Matt Pre­ston:

Dis­cusses his pet peeves about the food in­dus­try

Sunday Tasmanian - Tassie Living - - CONTENTS - Add your com­ment to our post at face­­li­ciousAUS

I LOVE food. I love the joy it brings as much as the nutri­tion, but some­times we get it so wrong. Here are a few things, a dirty dozen of them, that an­noy me.


Loaded fries, Franken­shakes, over-thetop dough­nuts and dou­ble downs. Sure, all these In­sta-sen­sa­tions take a good pic­ture and they might de­liver a sense of in­dul­gence when they hit the ta­ble, but se­cretly we all know that ex­cess is not all that at­trac­tive. And, like most guilty plea­sures, you’ll pay for them later.


Call me an old fuddy-duddy, but I am not sure self-pro­claimed ex­perts with­out any real ex­pe­ri­ence or ex­per­tise should be telling us how to “eat healthy” – even if they are ridicu­lously good-look­ing.

Food is not the en­emy.And while we’d all like an easy way to lose weight or live longer, I sus­pect ex­er­cis­ing and Michael Pol­lan’s motto: “Eat food, not too much, mainly plants,” is what will work best.


Overly-re­fined foods like white flour and huge amounts of hid­den sug­ars are the devil’s food – which prob­a­bly ex­plains why white, fluffy bread tastes so good.


Why do so few vir­tu­ous recipes taste any good? Surely by now we must be mov­ing to an era when healthy eat­ing should be a plea­sure rather than a sac­ri­fice?

There are some won­der­ful ex­cep­tions but far too of­ten that turmeric latte tastes of dust and that healthy cake has the tex­tu­ral ap­peal of ’70s cork floor­ing.


I love it when a wine pro can sug­gest a drink that goes with the food, is de­li­cious and is also well-priced.What bugs me is the way a bad sommelier can dom­i­nate a meal with a stream of un­wanted facts about the wine.


The clas­sic Aussie burger is a thing of beauty – not too sweet,with the perfect amount of fresh­ness and crunch. But mod­ern burg­ers are a night­mare of sweet brioche buns and an over­load of sloppy fill­ings. Not only do you lose the flavour of the meat, you also risk wear­ing the burger on you shoes when you bite into it.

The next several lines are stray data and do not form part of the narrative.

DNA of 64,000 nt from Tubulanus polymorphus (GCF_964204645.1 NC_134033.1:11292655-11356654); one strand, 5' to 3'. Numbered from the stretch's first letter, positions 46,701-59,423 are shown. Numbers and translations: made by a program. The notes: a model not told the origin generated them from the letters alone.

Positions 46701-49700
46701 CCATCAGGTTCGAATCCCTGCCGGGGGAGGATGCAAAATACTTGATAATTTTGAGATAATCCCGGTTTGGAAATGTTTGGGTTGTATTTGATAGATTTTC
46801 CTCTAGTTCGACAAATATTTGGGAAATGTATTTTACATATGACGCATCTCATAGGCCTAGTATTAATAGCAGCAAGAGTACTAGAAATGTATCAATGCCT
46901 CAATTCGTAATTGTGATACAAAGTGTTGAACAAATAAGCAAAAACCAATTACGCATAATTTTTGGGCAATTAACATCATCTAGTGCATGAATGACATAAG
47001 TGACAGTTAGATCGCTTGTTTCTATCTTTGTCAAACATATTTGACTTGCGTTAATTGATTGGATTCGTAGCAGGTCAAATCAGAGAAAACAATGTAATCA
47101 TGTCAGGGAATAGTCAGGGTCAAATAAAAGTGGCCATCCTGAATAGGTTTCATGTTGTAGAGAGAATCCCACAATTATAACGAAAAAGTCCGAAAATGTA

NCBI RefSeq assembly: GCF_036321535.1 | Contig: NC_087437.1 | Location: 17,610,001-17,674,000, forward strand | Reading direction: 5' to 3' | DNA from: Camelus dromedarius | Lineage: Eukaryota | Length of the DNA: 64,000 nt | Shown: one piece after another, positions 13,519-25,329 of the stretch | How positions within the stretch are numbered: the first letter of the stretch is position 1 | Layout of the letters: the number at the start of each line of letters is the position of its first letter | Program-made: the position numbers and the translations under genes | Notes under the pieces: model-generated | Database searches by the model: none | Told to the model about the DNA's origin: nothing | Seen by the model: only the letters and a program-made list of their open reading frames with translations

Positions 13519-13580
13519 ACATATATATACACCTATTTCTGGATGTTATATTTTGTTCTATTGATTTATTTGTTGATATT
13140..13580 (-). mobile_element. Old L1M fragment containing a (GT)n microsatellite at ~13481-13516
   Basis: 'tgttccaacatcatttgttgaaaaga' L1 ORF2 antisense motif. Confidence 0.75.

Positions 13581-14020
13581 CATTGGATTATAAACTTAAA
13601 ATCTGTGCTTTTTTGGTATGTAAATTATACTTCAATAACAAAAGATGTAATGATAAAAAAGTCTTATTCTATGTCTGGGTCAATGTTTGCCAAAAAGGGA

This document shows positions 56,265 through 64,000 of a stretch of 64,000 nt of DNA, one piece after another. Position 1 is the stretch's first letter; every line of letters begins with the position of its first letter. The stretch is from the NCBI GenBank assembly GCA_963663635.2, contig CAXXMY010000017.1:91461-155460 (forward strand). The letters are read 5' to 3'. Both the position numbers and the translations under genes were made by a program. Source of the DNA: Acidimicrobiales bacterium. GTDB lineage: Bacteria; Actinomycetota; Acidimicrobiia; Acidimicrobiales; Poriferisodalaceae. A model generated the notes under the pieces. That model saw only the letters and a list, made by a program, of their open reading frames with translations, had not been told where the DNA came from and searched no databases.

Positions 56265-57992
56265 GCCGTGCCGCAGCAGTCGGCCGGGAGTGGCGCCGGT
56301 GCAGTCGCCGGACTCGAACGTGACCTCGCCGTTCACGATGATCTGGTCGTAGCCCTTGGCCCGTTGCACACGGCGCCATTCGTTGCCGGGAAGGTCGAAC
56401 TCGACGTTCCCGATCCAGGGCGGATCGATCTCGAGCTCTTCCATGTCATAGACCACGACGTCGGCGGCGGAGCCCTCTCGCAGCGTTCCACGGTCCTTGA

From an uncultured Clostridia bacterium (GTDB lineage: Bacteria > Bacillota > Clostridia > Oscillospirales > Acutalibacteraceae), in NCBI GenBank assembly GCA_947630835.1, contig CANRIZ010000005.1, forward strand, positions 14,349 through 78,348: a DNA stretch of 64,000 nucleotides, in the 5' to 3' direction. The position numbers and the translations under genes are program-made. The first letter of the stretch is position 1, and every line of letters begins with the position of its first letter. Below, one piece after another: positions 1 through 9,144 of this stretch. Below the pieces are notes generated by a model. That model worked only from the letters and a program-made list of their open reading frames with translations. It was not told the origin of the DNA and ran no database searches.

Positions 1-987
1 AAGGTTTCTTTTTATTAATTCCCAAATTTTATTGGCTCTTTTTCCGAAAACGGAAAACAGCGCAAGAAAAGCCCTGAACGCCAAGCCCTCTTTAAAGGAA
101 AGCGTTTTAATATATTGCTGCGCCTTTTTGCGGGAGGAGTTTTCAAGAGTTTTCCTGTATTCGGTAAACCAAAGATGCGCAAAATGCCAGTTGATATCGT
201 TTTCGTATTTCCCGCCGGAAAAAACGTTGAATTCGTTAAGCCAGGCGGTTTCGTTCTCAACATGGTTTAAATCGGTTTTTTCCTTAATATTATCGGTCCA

Rice pa­per rolls have a lim­ited shelf-life, so please re­move them from sale when the rice pa­per dries out – oth­er­wise it feels like you are bit­ing through old skin.


The plump chip packet that is ac­tu­ally full of air, the sushi hand roll that is all rice apart for the end you can see, the salad con­tainer that is half full (even when you’ve paid $17 for it), or the juice poured into a cup that’s al­ready crammed with ice – don’t you re­alise that we know you are try­ing to cheat us?


While thank­fully bad cof­fee is largely on the way out (de­spite a resur­gence of in­stant cof­fee in some in­flu­en­tial chef cir­cles), the new crime has be­come cof­fee that is overly hot. This is com­pounded by our ob­ses­sion with take­away cof­fee where a card­board cup es­sen­tially fun­nels the scald­ing liq­uid straight to your lips.

So baris­tas, please stop with the vol­canic cof­fee. And the rest of us, stop with the rush. Just take time to en­joy your cof­fee from a proper cup at the cafe while you steel your­self for the day.


There is a par­tic­u­lar corner of hell re­served for those cafe own­ers who de­liver bot­tles of sriracha crusted over with old, dried-out chilli sauce or tomato sauce with a dark, crusty halo of the dried condi­ment around the bot­tle top.


And I’ve still got to pay for my sides?!


Yes, I know umami is all the rage but ar­ti­fi­cially boost­ing flavour is as much a “no” to­day as it was back when we dis­cov­ered the rea­son we felt de­hy­drated af­ter vis­it­ing the lo­cal take­away was due to the added “flavour en­hancer”. Did I miss any?

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